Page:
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Why was the default argument removed with the new standard? Often I constructed a vector variable like this: std::vector<my_pod_struct> buf(100). I guess I would get an compiler error with a C++11 compiler.

explicit vector( size_type count,
                 const T& value = T(),                   /* until C++11 */
                 const Allocator& alloc = Allocator());
         vector( size_type count,
                 const T& value,                         /* since C++11 */
                 const Allocator& alloc = Allocator());
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Did you miss the new constructor explicit vector( size_type count );? –  R. Martinho Fernandes Jan 20 '12 at 9:39
Yes you are right, sorry! –  Christian Ammer Jan 20 '12 at 9:40

2 Answers 2

up vote 50 down vote accepted

Before, when you wrote std::vector<T> buf(100); you would get one T default constructed, and then that instance would be copied over to one hundred slots in the vector.

Now, when you write std::vector<T> buf(100);, it will use another constructor: explicit vector( size_type count );. This will default-construct one hundred Ts. It's a slight difference, but an important one.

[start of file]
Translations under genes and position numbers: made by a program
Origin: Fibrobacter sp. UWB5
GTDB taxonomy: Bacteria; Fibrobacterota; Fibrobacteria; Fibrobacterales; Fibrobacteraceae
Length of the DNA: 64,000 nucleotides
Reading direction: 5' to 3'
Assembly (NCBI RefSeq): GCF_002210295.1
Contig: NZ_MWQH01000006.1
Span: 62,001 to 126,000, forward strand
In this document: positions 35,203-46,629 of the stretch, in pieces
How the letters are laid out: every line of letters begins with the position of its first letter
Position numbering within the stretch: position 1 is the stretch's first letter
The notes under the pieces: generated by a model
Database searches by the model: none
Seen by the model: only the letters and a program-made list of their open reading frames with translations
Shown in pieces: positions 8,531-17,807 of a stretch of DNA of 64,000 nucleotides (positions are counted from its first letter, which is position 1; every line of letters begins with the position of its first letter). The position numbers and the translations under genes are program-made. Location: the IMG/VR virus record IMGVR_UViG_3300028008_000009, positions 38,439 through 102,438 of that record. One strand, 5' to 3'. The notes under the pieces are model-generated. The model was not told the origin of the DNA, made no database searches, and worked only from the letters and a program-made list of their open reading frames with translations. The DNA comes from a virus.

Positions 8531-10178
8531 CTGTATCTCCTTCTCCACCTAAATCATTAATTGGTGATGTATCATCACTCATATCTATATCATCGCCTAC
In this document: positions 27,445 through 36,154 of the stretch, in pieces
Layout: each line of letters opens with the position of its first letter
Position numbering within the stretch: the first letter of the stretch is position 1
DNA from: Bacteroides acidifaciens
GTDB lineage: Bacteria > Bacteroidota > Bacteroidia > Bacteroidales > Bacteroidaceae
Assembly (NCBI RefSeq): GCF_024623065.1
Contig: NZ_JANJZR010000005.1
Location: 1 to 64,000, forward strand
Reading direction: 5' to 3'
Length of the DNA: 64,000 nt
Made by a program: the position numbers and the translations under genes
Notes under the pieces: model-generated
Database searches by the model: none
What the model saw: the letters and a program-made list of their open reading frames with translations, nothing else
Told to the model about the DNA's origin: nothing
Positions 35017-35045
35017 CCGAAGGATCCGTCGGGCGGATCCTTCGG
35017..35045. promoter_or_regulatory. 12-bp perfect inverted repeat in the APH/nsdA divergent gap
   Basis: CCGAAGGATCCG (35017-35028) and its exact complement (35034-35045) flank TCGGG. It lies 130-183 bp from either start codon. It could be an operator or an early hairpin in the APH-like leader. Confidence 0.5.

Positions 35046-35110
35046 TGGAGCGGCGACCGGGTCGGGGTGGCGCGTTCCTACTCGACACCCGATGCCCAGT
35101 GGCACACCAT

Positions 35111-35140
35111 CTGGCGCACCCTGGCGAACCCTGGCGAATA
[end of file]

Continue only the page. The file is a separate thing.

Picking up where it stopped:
The new single-argument constructor doesn't require the type T to be copyable. This is important because now types can be movable and not copyable.

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This is an excellent answer. –  Paul Manta Jan 20 '12 at 9:47
+1 when designing generic algorithms, it's easy to let some extra requirements sneak in and not even realize it. The CopyConstructible here is a perfect example of something not so obvious at first glance. –  Matthieu M. Jan 20 '12 at 10:16
@MatthieuM. That's why we want concepts! ;) –  R. Martinho Fernandes Jan 20 '12 at 12:34
@R.MartinhoFernandes: Definitely! –  Matthieu M. Jan 20 '12 at 12:44

You won't , there is now separate constructor for your use case:

explicit vector(size_type n);
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